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3D Printing of Pharmaceuticals and Drug Delivery Devices

School of Pharmacy, Queen’s University Belfast, 97 Lisburn Road, Belfast BT9 7BL, UK
Department of Life and Environmental Sciences (Unit of Drug Sciences), University of Cagliari, 09124 Cagliari, Italy
Author to whom correspondence should be addressed.
Pharmaceutics 2020, 12(3), 266;
Submission received: 12 March 2020 / Accepted: 13 March 2020 / Published: 15 March 2020
(This article belongs to the Special Issue 3D Printing of Pharmaceuticals and Drug Delivery Devices)


The process of 3D printing (3DP) was patented in 1986; however, the research in the field of 3DP did not become popular until the last decade. There has been an increasing research into the areas of 3DP for medical applications for fabricating prosthetics, bioprinting and pharmaceutics. This novel method allows the manufacture of dosage forms on demand, with modifications in the geometry and size resulting in changes to the release and dosage behaviour of the product. 3DP will allow wider adoption of personalised medicine due to the diversity and simplicity to change the design and dosage of the products, allowing the devices to be designed specific to the individual with the ability to alternate the drugs added to the product. Personalisation also has the potential to decrease the common side effects associated with generic dosage forms. This Special Issue Editorial outlines the current innovative research surrounding the topic of 3DP, focusing on bioprinting and various types of 3DP on applications for drug delivery as well advantages and future directions in this field of research.

1. Introduction

Three-dimensional printing (3DP) has become one of the most innovative technologies in the pharmaceutical field. Within the last decade, there has been a significant expansion in the manufacture of drug delivery and medical devices. Additive manufacturing (AM) includes a variety of processes in which a layer-by-layer process is used to fabricate a solid object. The 3DP techniques, which can be used in the pharmaceutical field and are also covered under this editorial include Stereolithography (SLA), Selective Laser Sintering (SLS), inkjet-based 3DP, extrusion-based Fused Deposition Modeling (FDM) and Bioprinting. 3DP allows the potential for printing dosage forms on demand, with low cost and ease of use. AM is leading towards personalised medicine as the dosing and release characteristics of the drug delivery devices can be easily changed by altering the geometries of the 3D design using computer-aided design (CAD). The research outlined below and in this Special Issue addresses the current areas of research in bioprinting and 3D printing of drug delivery systems, focusing on the advantages and future directions in the use of AM in the pharmaceutical industry.

2. Fused Deposition Modelling (FDM)

FDM is one of the most commonly explored additive manufacturing methods due to the low cost of printers, print quality and ability to use drug-loaded filaments through hot-melt extrusion (HME). In this issue, the most common way of incorporating drug into the system was by creating drug-loaded filament created through HME with Chew et al. being the only exception, choosing to soak the polymer filaments in a drug-loaded solution. The articles within the Special Issue that used the FDM method of printing are outlined in this section.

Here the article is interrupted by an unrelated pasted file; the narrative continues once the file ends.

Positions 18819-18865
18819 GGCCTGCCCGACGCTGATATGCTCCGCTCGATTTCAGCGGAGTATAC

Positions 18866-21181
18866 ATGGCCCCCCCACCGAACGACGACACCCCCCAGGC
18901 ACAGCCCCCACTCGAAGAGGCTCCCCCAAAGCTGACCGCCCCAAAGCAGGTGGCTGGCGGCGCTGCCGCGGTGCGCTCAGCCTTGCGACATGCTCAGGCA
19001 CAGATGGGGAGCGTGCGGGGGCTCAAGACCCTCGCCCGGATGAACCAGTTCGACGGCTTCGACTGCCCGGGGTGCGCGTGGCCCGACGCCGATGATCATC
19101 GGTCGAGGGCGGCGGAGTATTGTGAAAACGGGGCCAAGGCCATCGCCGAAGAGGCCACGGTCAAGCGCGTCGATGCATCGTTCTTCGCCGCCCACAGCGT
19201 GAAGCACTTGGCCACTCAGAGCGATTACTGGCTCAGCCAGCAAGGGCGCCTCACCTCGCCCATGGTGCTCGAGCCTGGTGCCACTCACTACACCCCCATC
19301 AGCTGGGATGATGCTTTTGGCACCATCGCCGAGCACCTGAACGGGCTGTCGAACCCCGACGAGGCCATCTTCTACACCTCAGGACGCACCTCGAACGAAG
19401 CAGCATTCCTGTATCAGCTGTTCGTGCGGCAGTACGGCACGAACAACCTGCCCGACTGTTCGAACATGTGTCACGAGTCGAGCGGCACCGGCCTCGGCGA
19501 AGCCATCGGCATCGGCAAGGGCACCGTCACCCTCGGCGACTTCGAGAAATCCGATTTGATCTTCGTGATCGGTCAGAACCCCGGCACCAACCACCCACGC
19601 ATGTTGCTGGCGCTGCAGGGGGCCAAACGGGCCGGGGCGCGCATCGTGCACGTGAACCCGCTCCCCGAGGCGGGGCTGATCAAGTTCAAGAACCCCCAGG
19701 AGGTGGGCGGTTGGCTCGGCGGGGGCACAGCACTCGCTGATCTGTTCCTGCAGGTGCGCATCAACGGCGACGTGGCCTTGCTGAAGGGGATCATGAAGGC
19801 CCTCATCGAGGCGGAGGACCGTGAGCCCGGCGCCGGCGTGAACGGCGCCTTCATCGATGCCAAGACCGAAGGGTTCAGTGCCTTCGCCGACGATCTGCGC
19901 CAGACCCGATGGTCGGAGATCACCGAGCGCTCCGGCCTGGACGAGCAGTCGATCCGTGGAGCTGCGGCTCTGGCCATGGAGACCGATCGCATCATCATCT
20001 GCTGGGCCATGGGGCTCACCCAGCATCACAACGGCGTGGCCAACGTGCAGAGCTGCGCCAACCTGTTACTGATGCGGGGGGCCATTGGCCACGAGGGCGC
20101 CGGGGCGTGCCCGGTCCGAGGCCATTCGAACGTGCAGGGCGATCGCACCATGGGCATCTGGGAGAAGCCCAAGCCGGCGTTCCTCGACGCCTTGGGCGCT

Current implants are made with non-biodegradable polymers, which require surgical removal from the body after use. 3DP allows tailored dosage forms to be created specific to the patient and their condition, using biodegradable polymers, which can be broken down in the body into products that can be easily excreted. Dimensions of already marketed implants were used to create the hollow 3DP implants using filaments made from HME. Polylactic acid (PLA) and Poly(vinyl alcohol) (PVA) filaments were used to print hollow implants with a PVA window. Implants were loaded with a model compound by directly packing the powder inside. After in vitro testing, the implants showed the potential to adapt the dosage forms according to the material and implant designs used. Additional modification of the implant design with coatings was also explored in this paper by Stewart et al., showing the potential to extend the release profiles of the implants. The simplicity of the method outlined above allows the potential for easy set up within a clinical setting so such drug delivery devices can be printed on demand [1].
Giri et al. presented a novel approach to the fabrication of gastro-retentive floating tablets (GRFT) by using HME in order to create drug-loaded filaments that can be used on an FDM printer to create 3D printed tablets. GRFT has the ability to stay above the normal gastric content of the stomach for a prolonged period of time allowing them to overcome common issues with oral dosage forms such as unpredictable gastrointestinal transit and emptying times and metabolic degradation. Theophylline was used along with hydroxypropyl cellulose (HPC) matrix to create drug-loaded filaments using HME. Tablets with varying infill densities and shell thicknesses were created. The resulting tablets were assessed by determined the drug content, dissolution rates, physiochemical properties and floating behaviour. The developed FDM printed GRFTs possessed buoyancy for 10 h and had zero-order release kinetics. Overall, the 3DP tablets had better controlled release rates in comparison to current pharmaceutical manufactured tablets. This study highlights the potential for HME coupled with 3D printing to produce effective oral dosage forms of GRFTs providing greater versatility and a simplified manufacturing method in comparison to conventional methods [2].